# One Good Test Is Worth A Thousand Expert Opinions.

“What happens if I shake this can?”

For more than 30 years we have been using typical carbonated drinks cans for simple experiments with strain gauges. The most common test is to bond a strain gauge around the can (hoop direction, for the highest value of strain). We then record the change of strain when we open the can, and this can enable the calculation of the pressure in the can, and also to discuss design optimisation.

Before opening the can we ask a simple question – “What would happen if we shake the can”. Most commonly the answer is simple, quick, and entirely wrong – “The pressure increases”. This is demonstrably not the case, but we start to examine the claim piece-by-piece:

Clarification – The strain will increase.

Assumption – The change of strain is a result of an increase in pressure.

Reason – The gas inside the can expands.

Viewpoint – The same happens with a bottle. Unscrew the cap and reseal it – the bottle is flexible, then hardens (pressure goes up) when shaken.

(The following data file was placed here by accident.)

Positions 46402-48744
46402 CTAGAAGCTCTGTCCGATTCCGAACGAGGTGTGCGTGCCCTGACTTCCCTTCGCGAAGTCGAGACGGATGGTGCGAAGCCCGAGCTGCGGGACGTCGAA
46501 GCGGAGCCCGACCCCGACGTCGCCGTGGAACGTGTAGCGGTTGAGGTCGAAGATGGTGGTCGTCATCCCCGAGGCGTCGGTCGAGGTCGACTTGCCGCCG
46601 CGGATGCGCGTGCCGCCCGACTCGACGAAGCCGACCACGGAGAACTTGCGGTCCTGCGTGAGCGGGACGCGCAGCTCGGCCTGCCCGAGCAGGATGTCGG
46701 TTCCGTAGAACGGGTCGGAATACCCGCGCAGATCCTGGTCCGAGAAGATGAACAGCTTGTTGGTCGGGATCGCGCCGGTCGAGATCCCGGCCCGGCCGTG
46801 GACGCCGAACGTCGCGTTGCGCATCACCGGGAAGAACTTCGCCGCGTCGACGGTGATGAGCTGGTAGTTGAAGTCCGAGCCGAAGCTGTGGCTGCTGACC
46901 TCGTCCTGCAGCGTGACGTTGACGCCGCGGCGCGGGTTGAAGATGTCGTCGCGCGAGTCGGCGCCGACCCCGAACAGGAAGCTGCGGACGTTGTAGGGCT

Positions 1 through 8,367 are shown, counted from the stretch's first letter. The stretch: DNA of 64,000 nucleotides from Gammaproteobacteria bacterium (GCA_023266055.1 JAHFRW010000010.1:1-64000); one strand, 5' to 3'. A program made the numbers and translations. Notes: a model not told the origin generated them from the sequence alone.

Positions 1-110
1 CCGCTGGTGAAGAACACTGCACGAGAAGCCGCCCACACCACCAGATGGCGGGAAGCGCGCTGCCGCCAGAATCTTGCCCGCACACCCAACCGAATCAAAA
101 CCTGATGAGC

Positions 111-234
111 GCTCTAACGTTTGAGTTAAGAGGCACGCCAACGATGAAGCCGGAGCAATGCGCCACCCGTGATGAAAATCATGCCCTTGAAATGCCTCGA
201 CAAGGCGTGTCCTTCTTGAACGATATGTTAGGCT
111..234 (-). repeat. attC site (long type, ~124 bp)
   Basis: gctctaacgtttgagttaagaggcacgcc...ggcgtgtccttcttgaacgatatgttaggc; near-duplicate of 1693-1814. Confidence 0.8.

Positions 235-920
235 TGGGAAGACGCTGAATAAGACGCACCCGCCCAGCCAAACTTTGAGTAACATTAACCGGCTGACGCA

Implication – gas can change pressure purely by shaking.

Question – how is this possible in a closed system?

At this point people start to question their own assumptions. Gas pressure is described by Boyle’s Law – for a given volume of gas at constant temperature in a closed system, the Pressure times the Volume is a constant, or PV=k. Shaking the can does not change these constants  and easily demonstrated when the strain reading remains obstinately constant after vigorous shaking. (NOTE: in reality just holding the can may change the temperature slightly, and modern cans are so thin that slight distortions can cause small changes not related to pressure.)

Many more questions can be asked to find out why the liquid gets ejected from the can if shaken, and why the bottle analogy is not representative of the question. There are some interesting discussions online about this issue, but only the videos where this is tested actually prove the answer. The test of pressure change by dropping a Mentos into a closed bottle is extremely interesting in its disappointingly predictable result (it does not change). Other videos showing exploding bottles are most likely the result of pre-existing damage.

We often talk about “human intuition”, unfortunately it is an unreliable way to find answers – that’s why we have ways to measure quantitative values independent of someone’s opinion. VPG Micro-Measurements Advanced Sensors strain gauges are used all over the world for critical measurements in almost every conceivable application.

Thin-Walled Pressure Vessels – Demo.

How to Convert A Structure Into A Load Cell?

Thin Walled Pressure Vessel – Part 1.

Thin Walled Pressure Vessel – Part 2 (Data Acquisition).

Stress Analysis of Thin Walled Pressure Vessel.

Anton Chittey

United Kingdom